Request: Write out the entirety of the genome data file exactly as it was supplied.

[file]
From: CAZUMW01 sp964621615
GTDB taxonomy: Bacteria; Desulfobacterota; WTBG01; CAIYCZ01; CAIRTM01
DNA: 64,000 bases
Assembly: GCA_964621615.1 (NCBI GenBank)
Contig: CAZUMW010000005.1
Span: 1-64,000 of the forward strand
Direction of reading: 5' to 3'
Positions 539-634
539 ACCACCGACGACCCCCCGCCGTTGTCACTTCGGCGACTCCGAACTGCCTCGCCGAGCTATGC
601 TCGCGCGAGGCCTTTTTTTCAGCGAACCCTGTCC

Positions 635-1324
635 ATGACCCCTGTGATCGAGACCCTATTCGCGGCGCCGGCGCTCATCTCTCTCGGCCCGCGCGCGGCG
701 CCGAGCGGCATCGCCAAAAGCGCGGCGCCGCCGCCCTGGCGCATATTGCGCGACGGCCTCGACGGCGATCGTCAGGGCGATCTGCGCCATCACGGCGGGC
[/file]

From: CAZUMW01 sp964621615
GTDB taxonomy: Bacteria; Desulfobacterota; WTBG01; CAIYCZ01; CAIRTM01
DNA: 64,000 bases
Assembly: GCA_964621615.1 (NCBI GenBank)
Contig: CAZUMW010000005.1
Span: 1-64,000 of the forward strand
Direction of reading: 5' to 3'
Positions 539-634
539 ACCACCGACGACCCCCCGCCGTTGTCACTTCGGCGACTCCGAACTGCCTCGCCGAGCTATGC
601 TCGCGCGAGGCCTTTTTTTCAGCGAACCCTGTCC

Positions 635-1324
635 ATGACCCCTGTGATCGAGACCCTATTCGCGGCGCCGGCGCTCATCTCTCTCGGCCCGCGCGCGGCG
701 CCGAGCGGCATCGCCAAAAGCGCGGCGCCGCCGCCCTGGCGCATATTGCGCGACGGCCTCGACGGCGATCGTCAGGGCGATCTGCGCCATCACGGCGGGC